The Albina Vision Trust and Portland Bureau of Transportation are set to receive $800,000 through a new U.S. Department of Transportation program, the Biden-Harris Administration announced in February.
The funds will be used for community engagement work around the I-5 Rose Quarter project in Portland.
The proposed $1.4 billion Rose Quarter Improvement Project would widen a stretch of I-5 in the Albina neighborhood and cover a portion of the freeway, allowing for sidewalks and buildings on top.
The construction of I-5 was one of multiple major construction projects in the 1960s and '70s that heavily fractured the Black community in the Albina District and left many displaced.
Albina Vision Trust was formed as a nonprofit more than five years ago “to steward the vision for the future of lower Albina,” which includes the Lloyd, Eliot and Boise neighborhoods.
The $800,000 from the federal Reconnecting Communities program makes up most of the $1 million estimated project cost to “support the broad community engagement and the creation of a new framework to identify the development and governance structures needed to evaluate how the I-5 Rose Quarter Improvement Project area and the new land created by the highway cover can best integrate with the surrounding Rose Quarter/Lower Albina neighborhood.”
Albina Vision Trust withdrew from ODOT’s I-5 Rose Quarter project planning in June 2020, with executive director Winta Yohannes stating that “despite our good faith efforts, we do not see our engagement resulting in meaningful changes to the project or its anticipated outcomes.” Portland city leaders followed suit. A year later, Albina Vision Trust and city leaders rejoined the Rose Quarter project efforts after Gov. Kate Brown negotiated a deal that involved higher-quality caps over the freeway, allowing for development.
Earlier versions of the plan included freeway caps that could only support the weight of a park, not the multi-story buildings needed to rebuild the active community and business district that existed decades ago.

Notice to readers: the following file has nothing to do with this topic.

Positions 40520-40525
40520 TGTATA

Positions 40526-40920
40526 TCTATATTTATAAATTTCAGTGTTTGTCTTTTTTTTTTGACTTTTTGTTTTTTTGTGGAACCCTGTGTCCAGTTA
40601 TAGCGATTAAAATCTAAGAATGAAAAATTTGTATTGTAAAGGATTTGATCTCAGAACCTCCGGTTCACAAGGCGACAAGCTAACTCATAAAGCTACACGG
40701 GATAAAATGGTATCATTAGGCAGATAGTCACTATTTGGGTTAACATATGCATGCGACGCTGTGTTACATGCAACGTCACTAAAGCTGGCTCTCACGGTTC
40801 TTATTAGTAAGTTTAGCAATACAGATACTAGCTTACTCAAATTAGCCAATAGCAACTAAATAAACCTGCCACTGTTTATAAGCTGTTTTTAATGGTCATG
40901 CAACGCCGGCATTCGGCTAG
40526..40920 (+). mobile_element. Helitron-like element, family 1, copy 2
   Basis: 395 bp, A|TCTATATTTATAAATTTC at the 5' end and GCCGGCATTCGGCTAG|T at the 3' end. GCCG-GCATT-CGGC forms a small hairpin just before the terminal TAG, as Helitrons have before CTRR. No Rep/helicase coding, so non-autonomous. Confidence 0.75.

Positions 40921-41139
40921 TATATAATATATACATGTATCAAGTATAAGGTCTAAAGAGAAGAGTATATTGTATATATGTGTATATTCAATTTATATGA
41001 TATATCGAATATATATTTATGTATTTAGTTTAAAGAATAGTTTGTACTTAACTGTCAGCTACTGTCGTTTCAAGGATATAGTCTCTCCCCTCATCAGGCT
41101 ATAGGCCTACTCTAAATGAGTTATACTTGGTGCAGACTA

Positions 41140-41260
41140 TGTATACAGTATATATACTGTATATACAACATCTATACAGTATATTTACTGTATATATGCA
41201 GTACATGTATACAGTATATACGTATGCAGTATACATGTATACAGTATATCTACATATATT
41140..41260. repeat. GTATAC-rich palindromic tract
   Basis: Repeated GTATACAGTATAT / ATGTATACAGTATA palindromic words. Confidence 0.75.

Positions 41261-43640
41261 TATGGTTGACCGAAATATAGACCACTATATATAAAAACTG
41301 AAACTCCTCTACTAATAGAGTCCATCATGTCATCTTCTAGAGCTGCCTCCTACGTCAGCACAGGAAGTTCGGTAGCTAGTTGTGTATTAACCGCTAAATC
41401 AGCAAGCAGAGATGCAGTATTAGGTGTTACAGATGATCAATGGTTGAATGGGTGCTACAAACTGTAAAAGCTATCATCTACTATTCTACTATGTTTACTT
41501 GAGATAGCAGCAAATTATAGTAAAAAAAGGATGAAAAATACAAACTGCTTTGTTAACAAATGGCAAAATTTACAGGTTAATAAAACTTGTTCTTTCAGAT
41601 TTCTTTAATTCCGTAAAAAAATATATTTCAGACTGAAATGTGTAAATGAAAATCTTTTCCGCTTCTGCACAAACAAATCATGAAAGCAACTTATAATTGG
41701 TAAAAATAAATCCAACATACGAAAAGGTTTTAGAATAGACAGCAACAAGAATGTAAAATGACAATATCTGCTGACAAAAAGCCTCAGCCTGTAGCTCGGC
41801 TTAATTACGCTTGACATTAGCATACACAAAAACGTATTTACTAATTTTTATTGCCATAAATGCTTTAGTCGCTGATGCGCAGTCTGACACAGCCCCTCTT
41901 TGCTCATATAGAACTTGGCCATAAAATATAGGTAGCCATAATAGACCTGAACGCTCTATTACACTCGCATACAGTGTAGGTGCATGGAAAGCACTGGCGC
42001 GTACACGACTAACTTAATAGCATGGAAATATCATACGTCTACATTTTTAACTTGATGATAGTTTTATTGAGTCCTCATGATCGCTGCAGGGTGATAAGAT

Other community groups — including climate advocates and supporters of Harriet Tubman Middle School, which would need to move if I-5 gets widened — aren't on board with the project.
At $1 million, the Albina Vision Trust outreach project is equal to less than one-tenth of one percent of the full I-5 project budget, which is estimated to cost between $1.2 and $1.5 billion — more than triple the original estimates when the state legislature approved partial funding in 2017. The Oregon Department of Transportation expects to spend nearly $200 million before construction begins.
A press release announcing the federal grant said the Portland Bureau of Transportation will use the funds “to support interactions with community groups and learn how this project can best mitigate the damage several public infrastructure projects caused to the Historic Albina neighborhood,” but a PBOT spokesperson said Albina Vision Trust was the grant recipient and described PBOT as a “partner agency” on the project.
The funding came from the first round of the federal Reconnecting Communities grant program, which awarded $185 million in 39 planning grants and six capital construction grants across the country. The $1 billion program was created in Biden’s 2021 funding bill “to reconnect communities that are cut off from opportunity and burdened by past transportation infrastructure decisions.”
The community engagement efforts will involve exploring how the I-5 project “investment can best benefit existing residents, including potential community land ownership models,” a fact sheet for the federal grant program said.